House and Senate leaders of the armed services and foreign relations committees on July 12 urged swift action to counter Turkey’s acquisition of a Russian-made weapon system that the Defense Department has long said is incompatible with the NATO-operated F-35 Joint Strike Fighter.
After months of stating its intent to procure the S-400 anti-aircraft weapon system, Ankara has taken ownership of the system, The Associated Press reported Friday morning. The Pentagon has long said that should Turkey move ahead with the purchase of the S-400, the United States would remove the NATO member state from the F-35 program, of which it is a development partner.
Acting Secretary of Defense Mark Esper said in a Friday statement that the department is “aware of Turkey taking delivery of the S-400” and “our position regarding the F-35 has not changed and I will speak with my Turkish counterpart Minister Akar this afternoon.”
“So there will be more to follow after that conversation,” the statement ended.
A Defense Department official told reporters Friday afternoon that Esper spoke with Turkish Defense Minister Huluci Friday afternoon for 30 minutes. No statement or readout was provided. An on-camera press briefing at the Pentagon on the subject that was originally scheduled for Friday morning has been indefinitely rescheduled.
The leaders of the Senate Armed Services Committee and Senate Foreign Relations Committee issued a joint statement Friday afternoon, stating, “By accepting delivery of the S-400 from Russia, President Erdogan has chosen a perilous partnership with Putin at the expense of Turkey’s security, economic prosperity and the integrity of the NATO alliance.”
The members – which include SASC Chairman Jim Inhofe (R-Okla.) and Ranking Member Jack Reed (D-R.I.), as well as SFRC Chairman Jim Risch (R-Idaho) and Ranking Member Robert Menendez (D-N.J.) – urged President Trump to implement sanctions as laid out in the Countering America’s Adversaries Through Sanctions Act, and called on the Pentagon “to proceed with the termination of Turkey’s participation in the F-35 program.”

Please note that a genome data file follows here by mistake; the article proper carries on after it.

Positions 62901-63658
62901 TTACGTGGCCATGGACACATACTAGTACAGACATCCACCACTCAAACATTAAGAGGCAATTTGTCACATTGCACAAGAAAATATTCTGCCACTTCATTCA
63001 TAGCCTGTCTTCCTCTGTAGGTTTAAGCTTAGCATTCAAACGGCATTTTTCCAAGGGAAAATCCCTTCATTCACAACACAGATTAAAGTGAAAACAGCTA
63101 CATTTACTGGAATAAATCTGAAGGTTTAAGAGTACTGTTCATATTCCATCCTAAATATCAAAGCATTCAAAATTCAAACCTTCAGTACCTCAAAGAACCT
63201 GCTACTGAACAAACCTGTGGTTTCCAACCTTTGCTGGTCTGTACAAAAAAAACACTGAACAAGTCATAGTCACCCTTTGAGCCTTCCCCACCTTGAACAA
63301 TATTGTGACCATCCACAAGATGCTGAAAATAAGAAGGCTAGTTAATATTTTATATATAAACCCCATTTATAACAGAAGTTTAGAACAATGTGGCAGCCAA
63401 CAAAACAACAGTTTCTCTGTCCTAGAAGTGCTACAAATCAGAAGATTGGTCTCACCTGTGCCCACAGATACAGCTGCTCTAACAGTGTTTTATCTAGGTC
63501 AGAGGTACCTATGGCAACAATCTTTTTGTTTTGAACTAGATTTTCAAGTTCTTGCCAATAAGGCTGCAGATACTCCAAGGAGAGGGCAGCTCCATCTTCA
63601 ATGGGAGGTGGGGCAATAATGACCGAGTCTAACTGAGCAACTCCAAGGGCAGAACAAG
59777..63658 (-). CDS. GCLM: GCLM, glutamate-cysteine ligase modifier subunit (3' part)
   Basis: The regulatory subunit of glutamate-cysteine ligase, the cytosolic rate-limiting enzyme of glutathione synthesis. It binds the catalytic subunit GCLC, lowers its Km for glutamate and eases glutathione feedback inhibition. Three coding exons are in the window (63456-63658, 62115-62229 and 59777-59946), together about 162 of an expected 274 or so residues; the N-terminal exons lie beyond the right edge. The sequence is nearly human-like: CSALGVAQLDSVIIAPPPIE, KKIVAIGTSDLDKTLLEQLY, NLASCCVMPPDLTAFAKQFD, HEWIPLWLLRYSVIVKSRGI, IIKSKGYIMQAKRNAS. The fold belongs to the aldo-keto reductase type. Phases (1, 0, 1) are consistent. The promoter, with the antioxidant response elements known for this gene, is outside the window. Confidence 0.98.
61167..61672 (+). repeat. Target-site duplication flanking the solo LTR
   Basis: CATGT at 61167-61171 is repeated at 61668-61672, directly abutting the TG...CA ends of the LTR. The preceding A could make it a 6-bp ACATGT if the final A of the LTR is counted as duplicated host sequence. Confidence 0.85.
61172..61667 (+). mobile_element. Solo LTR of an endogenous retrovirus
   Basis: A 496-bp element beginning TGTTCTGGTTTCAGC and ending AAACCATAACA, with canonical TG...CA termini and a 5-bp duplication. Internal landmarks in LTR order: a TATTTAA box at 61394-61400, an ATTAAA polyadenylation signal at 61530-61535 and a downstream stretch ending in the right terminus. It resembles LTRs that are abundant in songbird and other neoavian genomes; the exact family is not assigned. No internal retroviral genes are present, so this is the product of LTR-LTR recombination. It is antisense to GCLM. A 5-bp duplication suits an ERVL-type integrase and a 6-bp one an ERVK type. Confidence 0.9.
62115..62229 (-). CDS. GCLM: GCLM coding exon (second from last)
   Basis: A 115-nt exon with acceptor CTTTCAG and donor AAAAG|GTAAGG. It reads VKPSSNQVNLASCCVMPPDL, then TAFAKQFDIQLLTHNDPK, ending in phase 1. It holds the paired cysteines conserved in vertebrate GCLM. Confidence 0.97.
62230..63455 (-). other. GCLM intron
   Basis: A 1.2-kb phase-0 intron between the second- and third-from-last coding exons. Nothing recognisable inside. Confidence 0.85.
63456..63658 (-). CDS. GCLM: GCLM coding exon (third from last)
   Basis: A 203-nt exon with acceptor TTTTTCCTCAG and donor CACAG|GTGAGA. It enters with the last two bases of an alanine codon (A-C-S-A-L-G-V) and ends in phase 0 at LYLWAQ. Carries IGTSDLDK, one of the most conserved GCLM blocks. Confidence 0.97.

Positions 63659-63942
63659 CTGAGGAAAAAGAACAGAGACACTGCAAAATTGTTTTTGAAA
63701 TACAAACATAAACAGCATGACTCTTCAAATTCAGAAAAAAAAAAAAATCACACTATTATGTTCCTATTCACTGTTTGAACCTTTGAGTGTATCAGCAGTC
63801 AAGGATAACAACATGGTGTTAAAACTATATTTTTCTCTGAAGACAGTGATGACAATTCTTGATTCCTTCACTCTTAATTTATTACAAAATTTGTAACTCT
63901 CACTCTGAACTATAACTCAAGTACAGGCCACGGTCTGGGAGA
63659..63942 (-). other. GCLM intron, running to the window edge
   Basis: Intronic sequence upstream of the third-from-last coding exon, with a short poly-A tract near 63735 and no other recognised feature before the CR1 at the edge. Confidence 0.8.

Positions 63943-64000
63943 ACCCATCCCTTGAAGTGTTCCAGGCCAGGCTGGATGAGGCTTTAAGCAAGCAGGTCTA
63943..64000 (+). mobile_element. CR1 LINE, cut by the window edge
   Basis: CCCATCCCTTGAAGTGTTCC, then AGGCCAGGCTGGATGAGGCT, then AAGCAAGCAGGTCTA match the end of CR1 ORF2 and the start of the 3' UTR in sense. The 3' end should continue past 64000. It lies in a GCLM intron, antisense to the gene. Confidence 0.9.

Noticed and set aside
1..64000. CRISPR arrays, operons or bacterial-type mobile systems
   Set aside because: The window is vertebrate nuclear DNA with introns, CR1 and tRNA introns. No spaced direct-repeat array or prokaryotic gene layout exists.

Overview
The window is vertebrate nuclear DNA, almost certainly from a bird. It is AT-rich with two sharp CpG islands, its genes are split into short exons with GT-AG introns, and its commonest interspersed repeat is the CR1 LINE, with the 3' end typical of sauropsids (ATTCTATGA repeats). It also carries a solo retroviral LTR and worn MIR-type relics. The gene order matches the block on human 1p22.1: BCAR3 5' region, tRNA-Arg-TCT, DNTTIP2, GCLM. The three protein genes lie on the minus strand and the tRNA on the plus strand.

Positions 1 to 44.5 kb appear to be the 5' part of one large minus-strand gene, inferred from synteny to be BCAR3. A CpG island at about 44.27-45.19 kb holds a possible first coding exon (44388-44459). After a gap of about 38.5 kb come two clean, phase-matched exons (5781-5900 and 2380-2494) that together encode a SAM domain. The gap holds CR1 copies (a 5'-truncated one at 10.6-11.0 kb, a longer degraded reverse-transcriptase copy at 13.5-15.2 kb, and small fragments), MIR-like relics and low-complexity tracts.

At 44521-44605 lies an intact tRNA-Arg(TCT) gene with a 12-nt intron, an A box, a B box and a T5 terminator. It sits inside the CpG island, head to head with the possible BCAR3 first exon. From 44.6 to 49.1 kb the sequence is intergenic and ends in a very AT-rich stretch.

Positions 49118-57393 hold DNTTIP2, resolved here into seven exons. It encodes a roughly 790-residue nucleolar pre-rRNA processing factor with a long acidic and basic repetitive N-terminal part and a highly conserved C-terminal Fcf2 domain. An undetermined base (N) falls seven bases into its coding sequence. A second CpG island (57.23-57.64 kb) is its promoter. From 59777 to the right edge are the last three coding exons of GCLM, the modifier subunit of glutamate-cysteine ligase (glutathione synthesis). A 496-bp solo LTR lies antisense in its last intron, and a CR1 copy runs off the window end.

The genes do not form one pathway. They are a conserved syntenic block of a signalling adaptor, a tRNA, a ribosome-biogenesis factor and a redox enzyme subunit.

Former Acting Defense Secretary Patrick Shanahan sent a letter to Turkish officials in June laying out steps to remove Turkey from the F-35 program by July should the S-400 purchase move forward (Defense Daily, June 7). The Pentagon ceased the delivery of materiel related to the F-35 program to Turkey in April and said it was beginning to look into alternative suppliers for Turkish-made parts. Lockheed Martin [LMT] is the prime contractor for the Joint Strike Fighter.
Lawmakers and the Defense Department had been working to convince Turkey to procure the Raytheon [RTN]-built Patriot air defense system instead of the S-400. “Unfortunately, President Erdogan rejected multiple attempts by the United States to preserve our strategic relationship while enabling Turkey to defend its airspace with F-35 aircraft and the Patriot air defense system,” the Senate committee leaders said.
House Foreign Affairs Committee Chairman Eliot Engel (D-N.Y.) and Ranking Member Michael McCaul (R-Texas) issued a joint statement Friday afternoon, echoing their Senate colleagues’ call for the U.S. government to end Turkey’s participation in the F-35 program, “and to sanction Turkish individuals doing business with the Russian defense sector, as required by law.”
“Turkey and Erdogan must face stiff consequences for this decision,” they said.
The Pentagon’s Under Secretary for Acquisition and Sustainment, Ellen Lord, told reporters in May that the department was working to minimize any potential delays to the F-35 program that could come from Turkey being ousted as a partner (Defense Daily, May 10).
House and Senate lawmakers each introduced bills in the past few months that would prevent Turkey from receiving the F-35 should they move forward with procuring the S-400 .
House Armed Services Committee (HASC) Chairman Adam Smith (D-Wash.) told reporters Friday that he continues to support the administration’s decision to revoke the F-35 from Turkey in the wake of the S-400 deliveries.
“I don’t imagine that [decision] will change … but I think we should work closely with the administration on this to make sure we have the right response,” he said.